Consider setting up mentors to support those new to roles or coping with busy schedules. Sometimes talking about certain issues can alleviate pressure as it builds, leading to a calmer and more pleasant workplace.
A continuous feedback loop will help you understand your failings
If you are struck by too many people leaving, try and understand where you are falling down. To simply ignore it could be disastrous. A continuous feedback loop of reviews and staff discourse can work wonders in this situation. Subsequent action on points raised will also endear staff to your culture. If their issues are listened to, acted on and fixes are attempted, then the sky really is the limit.
A positive company culture works wonders
We often wonder whether this issue is being taken seriously.
Worryingly, in the UK, around a third of British employees quit their job due to poor workplace culture (Breathe HR), which includes poor management practices. Some of the top reasons cited included not feeling trusted, or a feeling of distrust towards management, lack of transparency and too many internal politics.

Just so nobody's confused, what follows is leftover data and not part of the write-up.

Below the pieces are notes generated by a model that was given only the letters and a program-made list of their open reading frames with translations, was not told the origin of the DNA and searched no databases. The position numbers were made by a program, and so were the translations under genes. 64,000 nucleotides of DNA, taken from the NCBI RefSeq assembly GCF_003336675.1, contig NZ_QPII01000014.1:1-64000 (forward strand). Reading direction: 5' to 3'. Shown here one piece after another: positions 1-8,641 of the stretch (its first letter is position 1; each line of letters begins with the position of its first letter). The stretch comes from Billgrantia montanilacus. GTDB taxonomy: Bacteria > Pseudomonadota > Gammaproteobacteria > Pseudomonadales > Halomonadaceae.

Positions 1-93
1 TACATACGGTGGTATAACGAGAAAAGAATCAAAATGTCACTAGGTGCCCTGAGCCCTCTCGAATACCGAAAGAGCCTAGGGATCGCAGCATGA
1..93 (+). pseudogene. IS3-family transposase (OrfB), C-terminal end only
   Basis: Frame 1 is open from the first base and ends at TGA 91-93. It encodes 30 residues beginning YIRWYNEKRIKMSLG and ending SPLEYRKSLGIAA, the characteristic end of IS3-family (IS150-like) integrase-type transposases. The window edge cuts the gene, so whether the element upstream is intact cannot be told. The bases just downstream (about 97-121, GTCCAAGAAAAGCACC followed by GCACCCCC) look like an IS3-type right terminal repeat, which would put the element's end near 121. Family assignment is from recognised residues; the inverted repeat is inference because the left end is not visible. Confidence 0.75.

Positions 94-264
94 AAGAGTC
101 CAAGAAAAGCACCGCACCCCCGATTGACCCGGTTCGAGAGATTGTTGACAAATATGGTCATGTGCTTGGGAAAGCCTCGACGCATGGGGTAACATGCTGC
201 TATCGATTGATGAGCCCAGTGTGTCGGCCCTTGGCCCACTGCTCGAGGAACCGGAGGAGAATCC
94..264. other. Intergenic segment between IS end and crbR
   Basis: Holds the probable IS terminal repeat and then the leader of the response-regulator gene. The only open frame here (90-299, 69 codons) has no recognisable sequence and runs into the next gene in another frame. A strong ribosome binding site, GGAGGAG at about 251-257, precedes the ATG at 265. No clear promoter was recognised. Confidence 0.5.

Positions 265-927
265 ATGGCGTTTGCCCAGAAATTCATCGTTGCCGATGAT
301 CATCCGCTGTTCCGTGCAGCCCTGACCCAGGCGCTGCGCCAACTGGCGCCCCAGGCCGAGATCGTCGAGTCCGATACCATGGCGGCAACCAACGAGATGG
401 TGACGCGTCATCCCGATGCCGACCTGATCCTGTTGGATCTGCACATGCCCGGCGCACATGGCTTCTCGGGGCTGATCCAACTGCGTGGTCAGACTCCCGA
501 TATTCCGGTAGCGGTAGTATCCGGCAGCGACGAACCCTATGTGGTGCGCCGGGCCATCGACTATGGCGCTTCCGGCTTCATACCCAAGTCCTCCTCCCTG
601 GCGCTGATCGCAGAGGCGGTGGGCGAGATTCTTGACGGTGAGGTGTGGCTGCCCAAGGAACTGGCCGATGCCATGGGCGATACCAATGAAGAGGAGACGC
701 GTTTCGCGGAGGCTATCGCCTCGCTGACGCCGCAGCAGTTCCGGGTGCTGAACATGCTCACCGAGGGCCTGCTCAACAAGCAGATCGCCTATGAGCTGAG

Benefits of a positive culture include improved morale and relationships, improved productivity and better customer service. These reasons rank higher than pay and financial reward. Rather than being concerned by this, this is where small businesses can use this to their advantage.
Remember to address development and perks
Management training is also key – someone could be great at doing their job, but that doesn’t necessarily mean they’ll be good at managing people. Effective line managers should stand to ensure their teams are coached and developed to reach their potential.
The responsibility also falls to line managers, who are often key to ensuring wellbeing and happiness of the workforce. They key here is to ensure that know how to spot signs and what to do about it.
Overall, we see so many instances of HR and recruitment setbacks that could be avoided and calmed easily, it sometimes helps to take a step back and consider the wider frame. There’s a lot to be said for taking stock and examining policies.
Business is hard enough, you shouldn’t add to that with more headaches.